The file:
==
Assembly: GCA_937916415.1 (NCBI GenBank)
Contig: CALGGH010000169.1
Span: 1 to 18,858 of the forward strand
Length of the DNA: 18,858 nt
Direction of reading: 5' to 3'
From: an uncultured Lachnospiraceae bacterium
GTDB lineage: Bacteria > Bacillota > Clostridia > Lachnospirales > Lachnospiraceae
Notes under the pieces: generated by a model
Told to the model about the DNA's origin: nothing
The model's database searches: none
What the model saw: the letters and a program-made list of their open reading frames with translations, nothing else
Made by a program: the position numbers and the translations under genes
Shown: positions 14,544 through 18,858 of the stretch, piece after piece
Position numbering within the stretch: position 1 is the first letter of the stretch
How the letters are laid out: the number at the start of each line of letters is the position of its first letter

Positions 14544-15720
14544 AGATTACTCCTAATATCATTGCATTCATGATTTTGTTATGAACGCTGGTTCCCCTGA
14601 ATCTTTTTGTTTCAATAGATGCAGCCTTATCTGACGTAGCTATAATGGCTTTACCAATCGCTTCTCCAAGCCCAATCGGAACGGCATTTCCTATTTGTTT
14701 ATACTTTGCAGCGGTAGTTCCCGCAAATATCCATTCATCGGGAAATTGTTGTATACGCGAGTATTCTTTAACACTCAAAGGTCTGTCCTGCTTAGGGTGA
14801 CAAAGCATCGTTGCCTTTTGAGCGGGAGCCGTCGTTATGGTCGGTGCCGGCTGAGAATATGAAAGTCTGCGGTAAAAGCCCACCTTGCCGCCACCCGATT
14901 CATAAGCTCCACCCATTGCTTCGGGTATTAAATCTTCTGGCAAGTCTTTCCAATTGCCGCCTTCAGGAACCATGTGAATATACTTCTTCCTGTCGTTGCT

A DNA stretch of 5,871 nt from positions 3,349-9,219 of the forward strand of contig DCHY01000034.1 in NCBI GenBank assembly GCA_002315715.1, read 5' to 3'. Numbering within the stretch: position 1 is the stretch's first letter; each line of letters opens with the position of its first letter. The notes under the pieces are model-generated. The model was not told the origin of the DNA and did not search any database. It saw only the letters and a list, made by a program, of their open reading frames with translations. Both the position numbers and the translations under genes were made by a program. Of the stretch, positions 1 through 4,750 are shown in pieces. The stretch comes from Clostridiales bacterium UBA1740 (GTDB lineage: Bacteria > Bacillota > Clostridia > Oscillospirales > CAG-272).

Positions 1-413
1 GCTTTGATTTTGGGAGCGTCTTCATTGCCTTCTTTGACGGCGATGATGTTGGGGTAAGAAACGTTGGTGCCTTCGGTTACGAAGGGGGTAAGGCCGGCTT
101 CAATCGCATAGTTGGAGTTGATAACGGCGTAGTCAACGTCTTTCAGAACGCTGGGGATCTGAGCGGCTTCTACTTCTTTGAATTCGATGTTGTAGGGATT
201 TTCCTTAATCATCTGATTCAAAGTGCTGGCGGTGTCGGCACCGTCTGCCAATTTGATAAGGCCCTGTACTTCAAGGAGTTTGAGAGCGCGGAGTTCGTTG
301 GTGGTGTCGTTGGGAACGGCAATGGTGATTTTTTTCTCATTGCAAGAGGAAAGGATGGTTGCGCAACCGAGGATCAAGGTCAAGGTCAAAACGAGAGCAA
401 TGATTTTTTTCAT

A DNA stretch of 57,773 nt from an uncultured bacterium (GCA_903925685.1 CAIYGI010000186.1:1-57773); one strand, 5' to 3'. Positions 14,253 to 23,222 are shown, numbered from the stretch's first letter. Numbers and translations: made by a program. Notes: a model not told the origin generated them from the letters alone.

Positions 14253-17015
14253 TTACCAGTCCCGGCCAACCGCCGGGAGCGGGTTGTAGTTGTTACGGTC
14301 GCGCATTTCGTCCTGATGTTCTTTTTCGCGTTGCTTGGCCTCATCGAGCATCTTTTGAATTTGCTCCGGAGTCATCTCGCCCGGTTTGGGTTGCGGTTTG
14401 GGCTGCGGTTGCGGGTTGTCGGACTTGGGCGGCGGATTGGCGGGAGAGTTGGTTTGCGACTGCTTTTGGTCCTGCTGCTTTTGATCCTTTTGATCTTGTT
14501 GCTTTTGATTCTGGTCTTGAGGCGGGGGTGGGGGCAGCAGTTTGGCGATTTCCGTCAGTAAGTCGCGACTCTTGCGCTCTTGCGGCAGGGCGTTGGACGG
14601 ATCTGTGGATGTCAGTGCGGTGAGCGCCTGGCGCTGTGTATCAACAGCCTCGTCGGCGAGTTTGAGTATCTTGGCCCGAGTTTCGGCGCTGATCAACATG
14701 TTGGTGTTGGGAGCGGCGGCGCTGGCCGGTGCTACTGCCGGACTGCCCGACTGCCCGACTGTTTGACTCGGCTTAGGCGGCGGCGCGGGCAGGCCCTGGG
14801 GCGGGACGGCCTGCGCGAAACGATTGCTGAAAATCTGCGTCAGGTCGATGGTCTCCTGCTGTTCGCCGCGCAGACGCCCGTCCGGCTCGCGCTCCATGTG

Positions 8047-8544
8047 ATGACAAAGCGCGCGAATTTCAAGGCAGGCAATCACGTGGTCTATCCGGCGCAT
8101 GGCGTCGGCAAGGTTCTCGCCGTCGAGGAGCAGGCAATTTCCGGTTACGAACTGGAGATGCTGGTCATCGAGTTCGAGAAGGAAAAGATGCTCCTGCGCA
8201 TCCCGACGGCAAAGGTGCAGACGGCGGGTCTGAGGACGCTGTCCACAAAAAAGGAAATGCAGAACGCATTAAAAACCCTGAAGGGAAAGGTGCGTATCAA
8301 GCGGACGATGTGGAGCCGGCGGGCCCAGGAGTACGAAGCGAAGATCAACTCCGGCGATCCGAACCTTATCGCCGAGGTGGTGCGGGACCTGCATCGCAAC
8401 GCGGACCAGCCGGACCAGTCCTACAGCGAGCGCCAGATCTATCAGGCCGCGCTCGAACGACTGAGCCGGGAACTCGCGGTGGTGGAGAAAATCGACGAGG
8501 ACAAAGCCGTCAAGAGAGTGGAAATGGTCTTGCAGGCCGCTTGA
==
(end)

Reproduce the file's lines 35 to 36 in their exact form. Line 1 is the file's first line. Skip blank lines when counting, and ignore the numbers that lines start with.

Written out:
14601 ATCTGTGGATGTCAGTGCGGTGAGCGCCTGGCGCTGTGTATCAACAGCCTCGTCGGCGAGTTTGAGTATCTTGGCCCGAGTTTCGGCGCTGATCAACATG
14701 TTGGTGTTGGGAGCGGCGGCGCTGGCCGGTGCTACTGCCGGACTGCCCGACTGCCCGACTGTTTGACTCGGCTTAGGCGGCGGCGCGGGCAGGCCCTGGG